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Thanks for the Memories, TT
Dear Tristan …
As you know, I was not present in the high-level negotiations that concluded with you signing a deal with the Celtics. Now that you have, however, I wanted to wish you all the luck in the world – except when you play the Cavaliers. Duh.
But with Boston making it official on Monday, what I really wanted to say was thanks for everything you did during your time here in Cleveland – both on and off the floor.
Thanks for understanding Cavalier fans and embracing what it’s like to be a Clevelander. Not every player that comes to town does.
You did. You mirrored our passion; you fed it and fed off it.
You gave everything you had, physically and emotionally, on the floor – whether that season’s team was headed for the Finals or headed for the Lottery. You fought through illness and injury to play in 447 straight games. You were a blue-collar dude in a blue-collar town.
We eat that stuff up here!
You’ve seen it all on the floor during those years, too.
You’ve been a cellar-dweller and an NBA Champion, started 429 games and come off the bench for 190 more. You’ve been cheered and jeered playing against your hometown team. You’ve seen seven head coaches, 17 assistants and 113 different teammates. You even switched shooting hands after your first two years in the league.
When the team needed offense during those early years, you produced: averaging double-digit scoring with stellar work on the boards. When LeBron James returned and the team traded for Kevin Love, you revised your game – setting hard screens for the four-time MVP, clashing with opponents’ big men, working the glass on the both ends.
Thanks for all your heavy lifting in four straight trips to the Finals – but, to me, thank you especially for Game 6 in 2016.
After winning Game 5 in Golden State behind heroic performances from LeBron James and Kyrie Irving, it was you who set the tone when the series came back to Cleveland. You came out that night like your soul was on fire – grabbing nine boards in the first quarter and didn’t miss a shot from the floor all night. There was no chance the Warriors were leaving with a win that night.
Thanks for always giving back.
In the perennial “Big Shots and Little Stars” fundraiser at Rocket Mortgage FieldHouse to benefit Flashes of Hope and The Children's Tumor Foundation, no player was more energized, enthusiastic and generous than you.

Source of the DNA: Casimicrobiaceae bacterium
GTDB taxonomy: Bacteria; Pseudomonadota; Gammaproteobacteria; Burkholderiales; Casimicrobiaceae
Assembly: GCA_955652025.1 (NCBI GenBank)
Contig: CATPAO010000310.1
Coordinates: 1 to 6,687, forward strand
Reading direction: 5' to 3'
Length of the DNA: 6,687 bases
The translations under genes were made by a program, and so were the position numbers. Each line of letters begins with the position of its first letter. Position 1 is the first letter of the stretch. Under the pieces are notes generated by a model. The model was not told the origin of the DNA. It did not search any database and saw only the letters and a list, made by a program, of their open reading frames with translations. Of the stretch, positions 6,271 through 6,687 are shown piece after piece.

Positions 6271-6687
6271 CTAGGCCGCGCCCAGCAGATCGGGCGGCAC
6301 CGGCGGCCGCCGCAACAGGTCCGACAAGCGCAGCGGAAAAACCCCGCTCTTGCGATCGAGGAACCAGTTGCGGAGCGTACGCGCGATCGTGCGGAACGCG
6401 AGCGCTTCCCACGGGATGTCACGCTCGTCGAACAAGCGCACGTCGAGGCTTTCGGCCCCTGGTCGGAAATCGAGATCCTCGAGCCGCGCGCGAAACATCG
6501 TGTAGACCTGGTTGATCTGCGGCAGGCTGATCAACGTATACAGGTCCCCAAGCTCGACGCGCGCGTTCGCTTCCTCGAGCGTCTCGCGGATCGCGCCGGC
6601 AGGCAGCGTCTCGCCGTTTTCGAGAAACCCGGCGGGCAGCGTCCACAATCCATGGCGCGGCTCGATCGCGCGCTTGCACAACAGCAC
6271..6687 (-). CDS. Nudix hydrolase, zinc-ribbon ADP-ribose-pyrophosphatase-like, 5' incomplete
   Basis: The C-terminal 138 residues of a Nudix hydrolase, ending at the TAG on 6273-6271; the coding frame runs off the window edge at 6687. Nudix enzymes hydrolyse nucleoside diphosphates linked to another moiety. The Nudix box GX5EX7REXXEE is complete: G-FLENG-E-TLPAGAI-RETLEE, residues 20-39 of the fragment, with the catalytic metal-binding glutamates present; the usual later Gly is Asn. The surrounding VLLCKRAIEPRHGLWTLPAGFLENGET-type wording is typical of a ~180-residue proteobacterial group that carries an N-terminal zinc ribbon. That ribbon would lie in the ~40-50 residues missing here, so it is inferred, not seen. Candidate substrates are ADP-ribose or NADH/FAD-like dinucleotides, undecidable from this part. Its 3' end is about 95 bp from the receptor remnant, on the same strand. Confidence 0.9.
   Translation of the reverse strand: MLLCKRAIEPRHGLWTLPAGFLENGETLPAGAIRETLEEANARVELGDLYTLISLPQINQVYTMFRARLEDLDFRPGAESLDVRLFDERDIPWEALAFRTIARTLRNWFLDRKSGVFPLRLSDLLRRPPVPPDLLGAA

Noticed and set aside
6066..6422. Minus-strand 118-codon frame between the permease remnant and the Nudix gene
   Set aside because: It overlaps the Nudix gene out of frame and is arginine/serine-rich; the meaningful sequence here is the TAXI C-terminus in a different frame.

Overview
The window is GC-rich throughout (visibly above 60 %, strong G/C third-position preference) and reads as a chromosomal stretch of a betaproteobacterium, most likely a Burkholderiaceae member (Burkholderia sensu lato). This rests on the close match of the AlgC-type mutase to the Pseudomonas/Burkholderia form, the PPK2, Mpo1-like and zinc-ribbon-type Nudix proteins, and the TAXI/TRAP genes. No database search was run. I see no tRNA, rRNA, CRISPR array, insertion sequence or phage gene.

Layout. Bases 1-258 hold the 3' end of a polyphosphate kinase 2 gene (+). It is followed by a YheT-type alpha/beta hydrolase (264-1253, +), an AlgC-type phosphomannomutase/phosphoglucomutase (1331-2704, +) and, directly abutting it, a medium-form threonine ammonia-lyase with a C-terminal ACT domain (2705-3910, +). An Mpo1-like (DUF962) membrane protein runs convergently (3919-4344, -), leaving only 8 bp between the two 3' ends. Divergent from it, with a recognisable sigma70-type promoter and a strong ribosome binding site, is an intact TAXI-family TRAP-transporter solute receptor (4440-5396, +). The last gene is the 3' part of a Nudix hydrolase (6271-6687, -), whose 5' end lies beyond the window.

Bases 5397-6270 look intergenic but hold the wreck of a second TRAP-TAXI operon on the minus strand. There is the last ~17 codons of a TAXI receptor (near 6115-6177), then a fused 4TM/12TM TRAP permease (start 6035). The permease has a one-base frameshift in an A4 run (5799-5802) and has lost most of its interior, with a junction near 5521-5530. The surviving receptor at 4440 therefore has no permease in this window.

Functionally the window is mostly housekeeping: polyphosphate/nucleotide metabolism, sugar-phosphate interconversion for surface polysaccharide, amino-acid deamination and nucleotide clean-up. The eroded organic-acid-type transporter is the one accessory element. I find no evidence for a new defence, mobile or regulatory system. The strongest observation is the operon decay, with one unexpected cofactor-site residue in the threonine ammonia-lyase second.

You began the Amari Thompson Fund back in 2013 that, along with Epilepsy Toronto, has helped nearly 40,000 families deal with the often-debilitating neurological disorder. After Cavalier games – long after fans have gone home and while I was in the arena writing – I’d listen to you talk to groups of people – inspiring families, parents, kids struggling with the disease.
When it came to the media, you always treated us with respect.
I’m pretty sure you didn’t win the prestigious Austin Carr Good Guy Award – given out annually by local media members – in any of your nine years here. And the crazy part is that you could (or should) have won it in EVERY year. I hope you didn’t think we ever took your affability for granted.
You were consistently quotable – praising the squad when it was good and dogging it when it was bad – and you loved to curse with recorders rolling. (Media folks love that.) And you called us all by our first names. (We love that too.)
When you and Kyrie Irving arrived in Cleveland on that rainy morning in June back in 2011, you were basically a big kid with a self-admittedly weak chinstrap wearing a plain cardigan sweater. Before the Christmas Day game against Golden State in 2017, you wore a fur coat and shades. You’ve grown up before Cleveland’s eyes.
Thanks for letting us be a part of it. Thanks for being a great Cavalier, for representing our team and city the right way. Thanks for treating people with dignity and empathy and respect – for being a great player and a better person.
The NBA is a business, and players come and go. But good people leave their mark on an organization forever.
Thanks for the memories, T. We’ll see you back at the FieldHouse one day soon.